The second set came from the second Form 483, which listed these deficiencies:

a. …For 18 of 27 (67%) of subjects, the investigator did not comply with the protocol requirements for assessing the efficacy endpoint of tumor response and recorded inaccurate assessments for tumor response in study records. For example:

  • Study [REDACTED]: Subjects 005297 and 007197 were inaccurately classified as Complete Response (CR). Subjects 004721 and 008765 were inaccurately classified as Partial Response (PR). Subjects 005974, 011373, 012184, 012206, and 12252 were inaccurately classified as Stable Disease (SD).
  • Study [REDACTED]: Subjects 06389, 11819, and 13660 were inaccurately classified as CR. Subjects 21428 and 23399 were inaccurately classified as PR.
  • Study [REDACTED]: Subject 009990 was inaccurately classified as CR. Subject 004881 was inaccurately classified as PR.
  • Study [REDACTED]: Subject 006239 was inaccurately classified as PR. Subject 004240 was inaccurately classified as SD.

b. You did not have a QA monitor properly monitor CRFs [case report forms] and subject records. The investigator destroyed critical subject case history records (target tumor measurement worksheets) or misplaced case history records (original subject CRFs) for all subjects.

There were several others, so many that I could do a series of posts about them, but these two stand out to me most of all:

  • Your MRI tumor measurements initially recorded at baseline and on-treatment MRI studies for all study subjects were destroyed and are not available for FDA inspectional review.
  • You failed to monitor as required by Section 16 of your Monitoring Plan. The investigator did not report adverse events (AEs) experienced by study subjects, including 18 cases of hypernatremia.

Let’s deal with what I view to be the worst of the worst, namely Burzynski’s apparent inability to accurately assess whether a patient is experiencing a complete response (CR) to therapy, a partial response (PR), stable disease (SD), or progressive disease (PD), terms that are fairly self-evident but that I defined in depth last time around. So how did Burzynski dance around the issue? He did it in a number of ways, because there were a number of reasons why individual patients were thought to have been misclassified. For example, the FDA notes:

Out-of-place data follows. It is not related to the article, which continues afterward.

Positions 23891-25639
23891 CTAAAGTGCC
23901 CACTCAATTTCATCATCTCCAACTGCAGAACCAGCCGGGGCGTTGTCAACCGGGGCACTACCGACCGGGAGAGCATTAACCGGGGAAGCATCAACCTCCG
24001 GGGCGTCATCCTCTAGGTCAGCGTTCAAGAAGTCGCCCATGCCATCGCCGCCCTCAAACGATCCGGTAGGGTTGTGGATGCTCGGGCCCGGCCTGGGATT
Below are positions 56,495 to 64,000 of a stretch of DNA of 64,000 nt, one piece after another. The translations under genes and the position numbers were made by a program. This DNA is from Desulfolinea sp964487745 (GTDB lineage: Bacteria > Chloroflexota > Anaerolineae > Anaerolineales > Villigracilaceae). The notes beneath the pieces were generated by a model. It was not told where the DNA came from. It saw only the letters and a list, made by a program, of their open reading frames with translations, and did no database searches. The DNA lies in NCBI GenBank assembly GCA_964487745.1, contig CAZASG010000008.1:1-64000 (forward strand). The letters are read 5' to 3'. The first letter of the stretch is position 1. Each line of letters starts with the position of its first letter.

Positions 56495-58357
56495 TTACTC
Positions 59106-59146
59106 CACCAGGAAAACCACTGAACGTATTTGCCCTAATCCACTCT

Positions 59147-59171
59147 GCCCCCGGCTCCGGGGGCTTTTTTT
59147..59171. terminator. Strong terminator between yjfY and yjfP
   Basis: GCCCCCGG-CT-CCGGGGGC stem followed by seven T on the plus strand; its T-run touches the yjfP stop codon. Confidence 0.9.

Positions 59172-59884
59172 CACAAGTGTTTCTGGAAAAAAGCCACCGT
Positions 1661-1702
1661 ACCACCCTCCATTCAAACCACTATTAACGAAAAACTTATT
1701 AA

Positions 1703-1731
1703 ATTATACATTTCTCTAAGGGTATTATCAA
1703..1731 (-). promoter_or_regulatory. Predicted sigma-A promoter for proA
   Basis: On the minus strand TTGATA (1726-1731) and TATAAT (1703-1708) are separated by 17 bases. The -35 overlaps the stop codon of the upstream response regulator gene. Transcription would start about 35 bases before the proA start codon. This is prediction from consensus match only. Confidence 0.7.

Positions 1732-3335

Subject 23643 : The study protocol required the subject to be off chemotherapy for at least 4 weeks. The cbemotherapy on 7-17-12 and began treatment with the investigational product, one day later, on 7-18-12.

And indeed, the protocol did require:

At least eight weeks must have elapsed since the last dose of radiation therapy and at least four weeks must have elapsed since the last dose of chemotherapy (six weeks for nitrosoureas) or immunotherapy.

Since the full effectiveness of initial therapy (including radiation therapy) may not be seen until a few months after the initial therapy is completed, it is very difficult to analyze the effectiveness of initial therapy before the patient has completed treatment and follow-up. Because of this treatment decisions are usually not made on the base of radiological studies performed earlier than four weeks following completion of radiation therapy.

The only exception is:

However, patients with clear evidence of disease progression during the initial therapy may be enrolled less than (8) eight weeks following the last dose of radiation therapy, less than 4 weeks after surgery or the last dose of chemotherapy, if the investigator has determined that it is safe to administer antineoplastons to such patients.

I mentioned, but did not explain, the phenomenon of “pseudoprogression,” because I was impressed with how well Szabo had explained it in her story. Pseudoprogression can confound treatment decisions regarding second line therapy after initial treatment, being basically a phenomenon in which late effects of radiation therapy can produce enhancing lesions that look to all the world on MRI like tumor recurrence. There was a nice review of this topic a few years ago that describes the phenomenon thusly: